Nephew’s Verdict

January 18, 2010

I was really pleased with my 10 year-old nephew’s response to Oom, especially since I have had a little criticism that the book is too advanced for a ten year old. Could my 10 year old nephew be telling white fibs to make me feel better? It’s definitely possible. Here is his email, which I hope he won’t mind me publishing in full, so you can judge:

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Marketing Experiment 5: Amazon Discussion

January 12, 2010

I thought starting a healthy discussion about aliens on Amazon might be a good experiment. See here:

dj webber says:

I don’t believe in UFOs but I do believe in aliens, so if I’m right why have we never seen them?

1) Aliens cannot physically travel to Earth. They must have invented a technology that allows them to explore here undetected, something a bit like Google Earth perhaps?
2) Aliens have a code which states they cannot reveal themselves to us. If you see aliens as just humans-in-the-future, you can understand why. If we had a time machine, it would be irresponsible to go back and interfere with our past wouldn’t it?

David, author of Oom

On every product page on Amazon that has been tagged, some relevant community discussions appear at the bottom of the page. That means that if I could get a good discussion going I would get an indirect link to my book page from all alien related products.
I found some of the replies amusing even if it led to zero book sales 🙂

Giveaways Complete

January 3, 2010

My giveaways are complete now. I gave 5 to librarything members and 10 to goodread members.

Hopefully they’ll all read and review it.

Thoughts about the Universe

January 1, 2010

This is a bit indulgent but I am supposed to be a sci-fi writer so here’s some scientific thinking:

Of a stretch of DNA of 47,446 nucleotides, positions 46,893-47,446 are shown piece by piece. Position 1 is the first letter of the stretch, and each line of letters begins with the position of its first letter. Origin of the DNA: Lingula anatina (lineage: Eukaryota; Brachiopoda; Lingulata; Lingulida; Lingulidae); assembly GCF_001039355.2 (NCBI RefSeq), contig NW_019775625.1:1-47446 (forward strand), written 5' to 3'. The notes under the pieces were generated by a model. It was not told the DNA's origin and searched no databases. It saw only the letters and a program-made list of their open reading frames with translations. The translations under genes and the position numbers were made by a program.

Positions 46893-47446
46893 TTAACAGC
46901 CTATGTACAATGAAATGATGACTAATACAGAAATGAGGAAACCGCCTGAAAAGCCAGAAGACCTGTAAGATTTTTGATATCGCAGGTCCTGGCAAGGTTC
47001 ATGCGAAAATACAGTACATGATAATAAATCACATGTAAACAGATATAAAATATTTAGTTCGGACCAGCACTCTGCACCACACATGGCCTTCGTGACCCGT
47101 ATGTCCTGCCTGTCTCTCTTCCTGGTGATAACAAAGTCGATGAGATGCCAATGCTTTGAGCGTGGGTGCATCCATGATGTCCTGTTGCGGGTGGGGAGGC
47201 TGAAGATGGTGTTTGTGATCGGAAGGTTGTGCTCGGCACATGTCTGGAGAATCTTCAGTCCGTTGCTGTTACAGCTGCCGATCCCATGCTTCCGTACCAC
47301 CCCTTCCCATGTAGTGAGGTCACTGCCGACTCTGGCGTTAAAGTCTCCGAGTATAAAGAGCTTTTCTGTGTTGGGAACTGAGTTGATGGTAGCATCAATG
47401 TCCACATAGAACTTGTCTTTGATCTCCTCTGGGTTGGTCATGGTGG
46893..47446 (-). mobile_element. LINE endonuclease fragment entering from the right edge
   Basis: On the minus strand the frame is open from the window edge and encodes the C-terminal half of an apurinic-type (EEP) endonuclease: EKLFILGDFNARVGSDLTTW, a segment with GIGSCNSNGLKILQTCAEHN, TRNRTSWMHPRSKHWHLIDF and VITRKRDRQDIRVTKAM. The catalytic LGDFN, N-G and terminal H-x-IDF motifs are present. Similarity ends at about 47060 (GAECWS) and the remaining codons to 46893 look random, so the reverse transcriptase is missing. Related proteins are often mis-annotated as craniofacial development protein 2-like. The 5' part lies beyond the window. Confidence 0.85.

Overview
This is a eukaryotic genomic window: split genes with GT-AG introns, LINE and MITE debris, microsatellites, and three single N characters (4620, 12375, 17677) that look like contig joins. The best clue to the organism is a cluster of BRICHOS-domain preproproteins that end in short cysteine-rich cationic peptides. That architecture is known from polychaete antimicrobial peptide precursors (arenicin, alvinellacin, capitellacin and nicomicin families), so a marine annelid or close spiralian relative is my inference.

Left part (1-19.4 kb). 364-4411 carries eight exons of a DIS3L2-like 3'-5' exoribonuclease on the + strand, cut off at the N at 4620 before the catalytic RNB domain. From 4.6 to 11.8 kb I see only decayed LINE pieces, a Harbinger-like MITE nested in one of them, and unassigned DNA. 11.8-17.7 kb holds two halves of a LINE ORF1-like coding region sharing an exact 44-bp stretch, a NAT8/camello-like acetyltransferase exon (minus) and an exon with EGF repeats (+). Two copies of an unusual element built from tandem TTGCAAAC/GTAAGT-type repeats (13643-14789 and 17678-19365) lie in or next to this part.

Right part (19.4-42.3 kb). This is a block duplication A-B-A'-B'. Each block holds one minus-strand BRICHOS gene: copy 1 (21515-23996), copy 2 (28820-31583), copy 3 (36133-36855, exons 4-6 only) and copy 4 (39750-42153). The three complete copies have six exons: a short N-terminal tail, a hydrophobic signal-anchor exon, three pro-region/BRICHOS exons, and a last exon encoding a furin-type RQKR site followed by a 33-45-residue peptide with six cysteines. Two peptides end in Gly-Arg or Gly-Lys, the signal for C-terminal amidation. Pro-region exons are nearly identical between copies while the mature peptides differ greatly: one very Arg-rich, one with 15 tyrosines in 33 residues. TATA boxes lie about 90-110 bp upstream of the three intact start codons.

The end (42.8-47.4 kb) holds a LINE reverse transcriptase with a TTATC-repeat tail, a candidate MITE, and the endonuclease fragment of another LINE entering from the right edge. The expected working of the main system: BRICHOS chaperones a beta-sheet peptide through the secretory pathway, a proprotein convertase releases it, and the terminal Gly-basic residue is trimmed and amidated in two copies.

There is a problem in modern physics that doesn’t seem to want to be solved. That is, the incompatibility between Relativity and Quantum Mechanics. String Theory and M-Theory are our best attempts to unify quantum mechanics and gravity (don’t ask me how), but there are a couple of things I don’t like about String Theory.

The idea String Theory hooks you with is elegant and easy to understand: that all sub-atomic particles are in fact all manifestations of the same tiny “strings”, but the strings vibrate at different frequencies giving the different particle properties that we see at the macro level. Then it gets trickier: the strings actually are only one dimensional (what the?) and they vibrate in eleven dimensional space (they’re taking the piss). What’s more, dimensions 5 to 11 are too small to see. They are “curled up” apparently – tinier than atoms (what do they take us for?).

Somehow I don’t think Einstein would have liked the theory because it is impossible to imagine. It is unsatisfactory because it is impossible to conceive of those 11 dimensions (although it is fascinating to try). It is similar to the problem I have with the big bang theory as it stands, which states that everything started from an insanely tiny point in space that was insanely dense that exploded in a Big Bang and has been inflating ever since. I mean you cannot imagine all space and time being compressed to a tiny point because you immediately start thinking about a little dot in, well, an empty space. But the empty space is not supposed to have existed before the Big Bang, because all space and time supposedly came from that little dot. My intuition tells me that if a theory cannot be properly imagined then it must be bollocks.